Wow, I haven't done one of these in WAY too long.
Anyway, film composer Jan A.P. Kaczmarek won the Oscar last year for his score to Finding Neverland, which I've been listening to a lot over the last few months. It couldn't be farther from the epic The Lord of the Rings: The Return of the King score, which had won the Oscar the previous year. Finding Neverland is a smaller-scaled score with a tone that's more Mendelssohn than Wagner. It's also pure musical magic.
Finding Neverland, the film, is about English playwright J.M. Barrie, whose place in literary and fantasy history rests on his creation of Peter Pan. The film isn't a terribly factual biopic, though -- from what I've read, it takes considerable liberties with the historical truth of Barrie's life and is more of a "historical fantasia" of sorts. The film establishes that Barrie (Johnny Depp) is in a loveless marriage, and he becomes "involved" with a widow (Kate Winslet) who has been left with three sons. His relationship with this widow and her boys provides him with the inspiration for Peter Pan, his greatest triumph, and one of the delights of the film is in seeing the famous tropes of the Pan story pre-suggested to Barrie in fairly mundane ways (an old woman gesturing with the handle of her umbrella, for example, is the basis for a certain pirate captain's hook).
Kaczmarek's score shimmers and shifts through a lot of mood changes, but his touch is always very subtle. There is a cue at the beginning, scoring the film's opening credits which roll over footage of one of Barrie's plays opening, that forms a perfect "miniature overture" to the film, utilizing a chamber orchestra in a delightful way. This is the tone Kaczmarek generally uses for the "real world" scenes; he takes on a more dreamy sound-world for the various descents into fantasy that the film indulges. These passages sort of call to mind the work Danny Elfman has done with Tim Burton, but with more "light" and less ponderousness.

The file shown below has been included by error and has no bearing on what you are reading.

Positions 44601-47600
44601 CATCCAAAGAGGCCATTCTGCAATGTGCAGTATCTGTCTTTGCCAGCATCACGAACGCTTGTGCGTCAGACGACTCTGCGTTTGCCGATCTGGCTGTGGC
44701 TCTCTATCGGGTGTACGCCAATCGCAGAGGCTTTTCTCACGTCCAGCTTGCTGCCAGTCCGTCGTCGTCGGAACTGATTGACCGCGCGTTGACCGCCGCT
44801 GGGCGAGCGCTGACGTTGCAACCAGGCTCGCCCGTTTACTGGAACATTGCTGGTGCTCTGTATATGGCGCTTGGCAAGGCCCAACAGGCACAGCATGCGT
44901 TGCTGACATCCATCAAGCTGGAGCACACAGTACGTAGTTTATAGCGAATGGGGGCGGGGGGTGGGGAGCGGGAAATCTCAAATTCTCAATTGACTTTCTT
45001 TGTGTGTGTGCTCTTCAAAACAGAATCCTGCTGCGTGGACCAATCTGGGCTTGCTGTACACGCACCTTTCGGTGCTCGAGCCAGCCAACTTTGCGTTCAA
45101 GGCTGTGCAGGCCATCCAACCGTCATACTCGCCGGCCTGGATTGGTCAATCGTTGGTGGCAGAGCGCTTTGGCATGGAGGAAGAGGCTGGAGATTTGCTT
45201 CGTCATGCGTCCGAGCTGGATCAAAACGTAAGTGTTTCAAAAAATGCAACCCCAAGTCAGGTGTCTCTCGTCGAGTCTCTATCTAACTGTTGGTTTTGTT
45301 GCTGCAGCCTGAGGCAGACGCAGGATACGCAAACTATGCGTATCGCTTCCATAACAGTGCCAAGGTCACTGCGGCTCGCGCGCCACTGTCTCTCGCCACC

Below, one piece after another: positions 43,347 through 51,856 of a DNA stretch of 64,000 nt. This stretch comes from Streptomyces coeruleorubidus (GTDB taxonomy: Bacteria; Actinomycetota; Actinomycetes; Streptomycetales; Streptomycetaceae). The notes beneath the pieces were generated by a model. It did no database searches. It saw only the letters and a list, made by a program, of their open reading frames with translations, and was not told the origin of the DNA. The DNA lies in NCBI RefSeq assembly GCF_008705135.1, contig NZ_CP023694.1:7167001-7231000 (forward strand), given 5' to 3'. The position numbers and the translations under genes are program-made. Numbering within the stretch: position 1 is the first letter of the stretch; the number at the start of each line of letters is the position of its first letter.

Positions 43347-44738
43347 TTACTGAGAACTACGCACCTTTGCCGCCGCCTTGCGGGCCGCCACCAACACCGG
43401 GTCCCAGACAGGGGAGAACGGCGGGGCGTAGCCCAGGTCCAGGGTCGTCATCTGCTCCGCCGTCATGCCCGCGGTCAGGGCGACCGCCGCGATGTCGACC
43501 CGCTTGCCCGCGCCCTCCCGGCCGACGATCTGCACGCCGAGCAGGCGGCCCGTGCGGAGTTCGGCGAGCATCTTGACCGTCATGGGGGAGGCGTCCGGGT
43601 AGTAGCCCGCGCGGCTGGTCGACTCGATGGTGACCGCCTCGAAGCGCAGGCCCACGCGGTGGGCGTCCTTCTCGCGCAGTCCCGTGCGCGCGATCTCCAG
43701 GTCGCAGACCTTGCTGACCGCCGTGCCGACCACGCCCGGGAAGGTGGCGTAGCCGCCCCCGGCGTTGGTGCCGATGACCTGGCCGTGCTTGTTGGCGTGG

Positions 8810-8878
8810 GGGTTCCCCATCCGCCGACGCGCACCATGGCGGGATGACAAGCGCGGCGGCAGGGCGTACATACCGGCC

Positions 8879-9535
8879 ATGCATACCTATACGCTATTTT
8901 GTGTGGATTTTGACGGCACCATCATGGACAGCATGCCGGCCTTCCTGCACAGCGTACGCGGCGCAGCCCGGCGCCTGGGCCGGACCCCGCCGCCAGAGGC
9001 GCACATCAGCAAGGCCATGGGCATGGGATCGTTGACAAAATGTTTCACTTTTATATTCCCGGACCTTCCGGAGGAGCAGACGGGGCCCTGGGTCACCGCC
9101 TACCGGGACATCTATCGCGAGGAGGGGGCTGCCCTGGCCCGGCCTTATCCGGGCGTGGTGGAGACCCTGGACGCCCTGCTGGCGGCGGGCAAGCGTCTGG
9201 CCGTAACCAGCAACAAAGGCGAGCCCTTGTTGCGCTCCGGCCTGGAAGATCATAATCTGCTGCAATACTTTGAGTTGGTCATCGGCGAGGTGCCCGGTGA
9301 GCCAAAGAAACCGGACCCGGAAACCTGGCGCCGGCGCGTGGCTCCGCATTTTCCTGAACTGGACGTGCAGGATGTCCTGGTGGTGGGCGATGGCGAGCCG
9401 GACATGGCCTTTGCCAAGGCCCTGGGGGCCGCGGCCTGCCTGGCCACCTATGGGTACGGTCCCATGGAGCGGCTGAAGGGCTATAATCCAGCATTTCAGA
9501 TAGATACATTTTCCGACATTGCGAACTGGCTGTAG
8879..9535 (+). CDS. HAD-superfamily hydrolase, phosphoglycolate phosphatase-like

As the film progresses, the boundary between Barrie's real world of an unhappy wife and an impatient theater owner and a possibly scandalous relationship with a widow and his fantasy world of Neverland becomes more fluid, and Kaczmarek's score follows suit, reaching an emotional high in an amazing sequence in which the Kate Winslet character finally gets to see Neverland. To this point, Kaczmarek has been working with motifs and suggesting melodies without stating them outright, but here the sound of his score becomes almost spiritual in character. The score CD is well considered in this regard, reaching this rewarding climax at the perfect spot in the listening experience. The sense I get from this score isn't just one of magic, but of that special kind of nostalgic magic, of adults in a sad and real world looking back at the world of their childhoods and wondering what they've lost, and of seeking a way to get it back. Kaczmarek's ability to successfully evoke these kinds of feelings, subtly different from simple "stuff of dreams", is notable in a period when film music can not be said to be experiencing an uptick of subtlety or sophistication.
The score CD also includes several diversion-type pieces, in the form of piano improvisations on Kaczmarek's themes. I'm not certain that these are actually improvisations, but they have that feel, and they add to the general feel of the disc. This is not a score that pounds the listener with a long melody or two; instead, Kaczmarek develops a family of related motifs in a wonderful way that's similar to a leitmotif approach but less dramatically rigid. I'd also be remiss in not mentioning Kaczmarek's string writing; he has a way of achieving clarity of sound with his strings that puts me in mind of Vaughan Williams.
Returning to the contrast between this year's Oscar-winning score and last year's, if I were to make a food metaphor, I'd say that Howard Shore's LOTR work is a thick, heavy loaf of German pumpernickel bread, and Kaczmarek's Finding Neverland is a set of puff-pastry hors d'oeuvres.